“No” to T-Mo?


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In February after the AWS-3 spectrum auction had closed, President and CEO John Legere at T-Mobile took to the company’s blog urging people to “speak up for America’s wireless future.” This blog, which took shots at the Dish Network, AT&T, and Verizon, ultimately urged the FCC to make changes to the auction rules. With the 2016 incentive auction coming up, T-Mobile’s request has been a hot topic. In the blog, Legere said the FCC needed to reject AT&T and Verizon’s request to delay the auction, “Verizon just admitted publicly that they have vast amounts of spectrum already, and don’t need to buy a lot more. So if they are restocking their coffers, they are doing it for one reason, and one reason only: to keep competitors out! Don’t let them strangle competition and buy out the future of American wireless. The sooner this auction happens, the better,” he wrote. The one major rule that Legere urged the FCC to change, was to promote competition by reserving 40 MHz or at least half of the available spectrum in the next auction for sale to the competition. And finally, he asked the FCC to change the rules so this valuable spectrum to be used for its intended purpose and not collected and traded.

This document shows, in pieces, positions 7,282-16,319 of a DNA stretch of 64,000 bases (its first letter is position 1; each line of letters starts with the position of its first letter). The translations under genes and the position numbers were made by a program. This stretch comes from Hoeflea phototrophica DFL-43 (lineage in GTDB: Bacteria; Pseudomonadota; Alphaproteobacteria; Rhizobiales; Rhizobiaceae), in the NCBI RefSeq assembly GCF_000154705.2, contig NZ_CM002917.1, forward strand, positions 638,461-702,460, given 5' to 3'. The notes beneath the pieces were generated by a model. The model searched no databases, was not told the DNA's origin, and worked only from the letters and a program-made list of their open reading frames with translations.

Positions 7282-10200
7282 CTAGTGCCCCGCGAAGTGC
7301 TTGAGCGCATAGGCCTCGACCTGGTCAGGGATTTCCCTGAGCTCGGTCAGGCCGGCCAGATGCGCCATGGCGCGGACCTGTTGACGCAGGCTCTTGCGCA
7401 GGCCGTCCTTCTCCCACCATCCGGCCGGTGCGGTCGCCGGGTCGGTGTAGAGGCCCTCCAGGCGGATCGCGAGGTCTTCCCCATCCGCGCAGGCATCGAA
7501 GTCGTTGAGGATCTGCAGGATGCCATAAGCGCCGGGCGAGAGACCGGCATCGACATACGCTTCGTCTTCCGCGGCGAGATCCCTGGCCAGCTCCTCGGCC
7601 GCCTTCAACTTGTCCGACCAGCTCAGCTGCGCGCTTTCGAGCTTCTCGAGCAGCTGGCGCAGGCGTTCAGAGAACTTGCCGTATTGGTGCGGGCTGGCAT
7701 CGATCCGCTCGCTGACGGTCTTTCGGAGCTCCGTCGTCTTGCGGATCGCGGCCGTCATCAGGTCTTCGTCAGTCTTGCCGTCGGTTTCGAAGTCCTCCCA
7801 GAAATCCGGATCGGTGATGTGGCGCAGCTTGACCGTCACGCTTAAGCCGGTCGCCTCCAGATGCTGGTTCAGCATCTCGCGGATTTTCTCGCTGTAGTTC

Unfortunately for Legere, Bloomberg reported that FCC Chairman Tom Wheeler will recommend the agency deny T-Mobile’s requests. “It’s not over yet,” Timothy O’Regan, a T-Mobile spokesman, said in an e-mail. “We have a long way to go. The public conversation on the future of the mobile Internet continues. The five FCC commissioners still need to make their decision.” (Bloomberg) Wheeler explained the updates to the incentive auction in a blog post on the Commission’s website. “No single party will be happy with everything we’ve done, but the final product is a balanced solution to a challenging situation with more moving parts than a Swiss watch,” Wheeler wrote. “Hard decisions in difficult situations mean that no stakeholder will get exactly what it wants. Taken as a whole, however, the proposal we will present to the Commissioners strikes a fair balance that serves the greater public interest. The American people will be the real winners.”

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